It's a sunny day. I feel like I'm on Death Row. I feel like the Earth is on Death Row, and America, George W. Bush in particular, is the executioner.

It feels like the other shoe is about to fall. Will it be an environmental catastrophe, the bursting of the Earth's atmospheric bubble by America's satanic tinkering with the ionosphere, or the collective poison of chloroflourocarbons (or was it fluorochlorocarbons?) denuding our protection from the sun's potentially deadly rays?

Will it be from some designer disease like AIDS or SARS or Ebola suddenly lurching out of control as the American government continues to insist it is tinkering with these poxes only for defensive purposes?

Will it be chemtrails to finally choke the life out of us, or that government-issued bronchitis that everybody seems to have right now? Or will we all die of thirst when all the water supplies are finally privatized and firmly controlled by multinational corporations? Who will make the decision on who will drink and who will not?

Perhaps some new electromagnetic pulse weapon to blow our brains out through our ears in a single, massive moment?

Will we be blown to bits by a suitcase nuke planted by the Mossad and blamed on al-Qaeda? Does everybody know yet that all these explosions all over the world are being carried out by the CIA/Mossad operation known as al-Qaeda? And speaking of that, have you heard anything new out of the official government investigation into 9/11? No, I didn't think so.

Will we be beaten to death, or at least seriously injured like they were on the streets of Miami last week for simply trying to express their First Amendment rights (oops, sorry, we no longer have Constitutional guarantees) and protest the continuing destruction of the American economy?

Will we be spirited away in the middle of the night for pointing out that all those peasants murdered in Afghanistan and Iraq lost their lives for reasons that were demonstrably untrue? Or that the U.S. government prosecutes poor people for misdemeanors committed trying to stay alive, but doesn't prosecute rich people who kill millions and steal millions? That is truly American justice, and maybe should be codified in the Patriot Act. Hell, maybe it already has been.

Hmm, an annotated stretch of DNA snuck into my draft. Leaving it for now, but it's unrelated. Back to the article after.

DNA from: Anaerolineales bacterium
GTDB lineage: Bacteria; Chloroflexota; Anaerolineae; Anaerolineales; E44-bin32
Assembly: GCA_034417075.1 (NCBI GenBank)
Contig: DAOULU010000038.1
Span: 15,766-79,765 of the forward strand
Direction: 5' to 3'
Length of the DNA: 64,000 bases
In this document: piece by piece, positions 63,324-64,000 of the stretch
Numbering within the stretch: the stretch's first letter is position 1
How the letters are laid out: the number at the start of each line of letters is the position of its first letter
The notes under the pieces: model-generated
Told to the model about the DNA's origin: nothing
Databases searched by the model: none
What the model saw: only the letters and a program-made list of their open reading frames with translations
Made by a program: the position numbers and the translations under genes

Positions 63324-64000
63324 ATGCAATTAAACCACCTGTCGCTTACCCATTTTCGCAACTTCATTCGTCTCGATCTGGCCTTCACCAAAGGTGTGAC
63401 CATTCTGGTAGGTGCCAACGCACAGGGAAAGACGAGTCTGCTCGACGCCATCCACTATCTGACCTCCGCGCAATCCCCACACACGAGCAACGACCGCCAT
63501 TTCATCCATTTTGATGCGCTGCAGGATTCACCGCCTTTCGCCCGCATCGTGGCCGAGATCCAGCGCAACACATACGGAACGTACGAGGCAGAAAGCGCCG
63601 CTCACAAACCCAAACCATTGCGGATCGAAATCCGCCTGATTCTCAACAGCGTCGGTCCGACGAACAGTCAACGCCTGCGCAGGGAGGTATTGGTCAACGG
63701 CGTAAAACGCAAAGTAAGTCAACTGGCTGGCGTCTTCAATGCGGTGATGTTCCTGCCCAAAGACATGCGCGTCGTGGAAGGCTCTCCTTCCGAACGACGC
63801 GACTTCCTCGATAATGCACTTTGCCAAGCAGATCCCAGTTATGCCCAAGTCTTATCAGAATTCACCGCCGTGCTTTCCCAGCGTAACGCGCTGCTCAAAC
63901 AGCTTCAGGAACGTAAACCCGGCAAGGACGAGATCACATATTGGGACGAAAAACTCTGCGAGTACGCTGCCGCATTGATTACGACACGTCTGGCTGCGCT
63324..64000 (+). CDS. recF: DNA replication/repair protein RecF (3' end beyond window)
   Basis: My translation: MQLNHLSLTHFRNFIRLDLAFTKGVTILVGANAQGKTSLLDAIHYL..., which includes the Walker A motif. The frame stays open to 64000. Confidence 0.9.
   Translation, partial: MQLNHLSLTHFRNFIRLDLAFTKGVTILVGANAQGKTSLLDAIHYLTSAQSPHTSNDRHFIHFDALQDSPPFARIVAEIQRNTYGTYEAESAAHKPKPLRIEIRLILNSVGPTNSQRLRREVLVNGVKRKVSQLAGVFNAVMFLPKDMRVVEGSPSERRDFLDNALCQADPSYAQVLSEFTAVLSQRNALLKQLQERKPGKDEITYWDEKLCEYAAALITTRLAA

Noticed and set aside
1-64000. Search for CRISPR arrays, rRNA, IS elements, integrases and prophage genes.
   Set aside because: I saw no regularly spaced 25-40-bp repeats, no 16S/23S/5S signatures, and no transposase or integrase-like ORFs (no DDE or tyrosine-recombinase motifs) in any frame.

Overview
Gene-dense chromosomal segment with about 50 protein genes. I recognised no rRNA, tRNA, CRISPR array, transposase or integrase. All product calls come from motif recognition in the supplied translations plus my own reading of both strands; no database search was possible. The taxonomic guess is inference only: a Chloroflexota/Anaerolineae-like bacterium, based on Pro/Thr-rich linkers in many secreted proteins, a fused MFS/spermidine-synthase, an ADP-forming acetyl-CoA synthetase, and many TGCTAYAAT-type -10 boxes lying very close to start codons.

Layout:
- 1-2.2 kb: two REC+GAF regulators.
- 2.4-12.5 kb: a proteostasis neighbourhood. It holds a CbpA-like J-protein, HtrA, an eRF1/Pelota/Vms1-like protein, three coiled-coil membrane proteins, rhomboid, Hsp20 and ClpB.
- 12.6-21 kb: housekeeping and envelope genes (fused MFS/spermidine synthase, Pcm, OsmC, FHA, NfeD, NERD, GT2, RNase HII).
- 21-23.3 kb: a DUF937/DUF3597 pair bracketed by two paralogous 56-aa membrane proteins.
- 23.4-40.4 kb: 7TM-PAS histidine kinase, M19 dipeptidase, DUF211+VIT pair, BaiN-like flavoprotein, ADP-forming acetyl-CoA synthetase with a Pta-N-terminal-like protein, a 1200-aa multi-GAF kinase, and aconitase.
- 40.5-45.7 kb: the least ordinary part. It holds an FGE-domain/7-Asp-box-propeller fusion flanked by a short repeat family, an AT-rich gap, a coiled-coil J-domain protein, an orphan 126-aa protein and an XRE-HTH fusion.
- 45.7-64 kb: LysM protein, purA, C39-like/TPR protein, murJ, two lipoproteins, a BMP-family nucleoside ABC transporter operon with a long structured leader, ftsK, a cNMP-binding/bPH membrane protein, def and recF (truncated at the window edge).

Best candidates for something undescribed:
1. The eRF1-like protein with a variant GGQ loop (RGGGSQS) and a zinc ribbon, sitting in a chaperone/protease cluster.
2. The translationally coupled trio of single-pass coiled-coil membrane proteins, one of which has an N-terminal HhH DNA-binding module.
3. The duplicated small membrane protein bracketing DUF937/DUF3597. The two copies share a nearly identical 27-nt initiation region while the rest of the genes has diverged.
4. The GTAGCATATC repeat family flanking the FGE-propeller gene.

Will it be the food that will get us, or the Diet Coke? Or will it be our own children who will kill us, recently arrived back from "police action" in Iraq and joining our local constabulary, and eventually treating their own families just like they did those hapless folks in Iraq?

Or will it be starvation, the worst way of all to go. Many already face this problem; many more are sure to in the next few months when prices rise like they did in Argentina and the money is suddenly worth next to nothing.

The other shoe. It's about to drop. The giant leather sole of a combat boot, about to press down on our very own faces. Be sure and listen carefully when it does, when you see the last light of day snuffed out by the giant jackboot of corporate America smashing down on your face. You will hear "The Star Spangled Banner" playing smartly in the background.

This is what the storied history of America has evolved into. Liberty and justice are gone, and the phrase "under God" is a meaningless campaign slogan to anesthetize churchgoers who refuse to think or listen. America's penchant for building prisons is now a worldwide operation. There is no one to stop it ... except you. What chance do we have? We are all on Death Row.

Except for a certain, chosen few - those who are willing to lie, cheat, steal and kill, and take the money for doing it - we are all Palestinians now. America's Autopsy Report: 
The Internet Essays of John Kaminski

John Kaminski is the author of "America's Autopsy Report", available by writing to him. Other columns by him are available here.

By publishing John's views, Benedict@Large does not mean to imply endorsement of each of them. They are published here out of respect for his views and out of respect for his dedication towards those views.

America is a country that now sits atop the precarious latticework of myth. It is the myth that work provides rewards, that working people can support their families. It’s a myth that has become so divorced from reality that it might as well begin with the words “Once upon a time.”


Monday, November 24, 2003
Big Brother redux:
It was all over the blogs and progressive news services, so you've probably run into the New York Times' "F.B.I. Scrutinizes Antiwar Rallies", which released details of FBI efforts to develop "intelligence" at various large-scale demonstrations. Acording to the article, "F.B.I. officials said in interviews that the intelligence-gathering effort was aimed at identifying anarchists and 'extremist elements' plotting violence, not at monitoring the political speech of law-abiding protesters." Sure.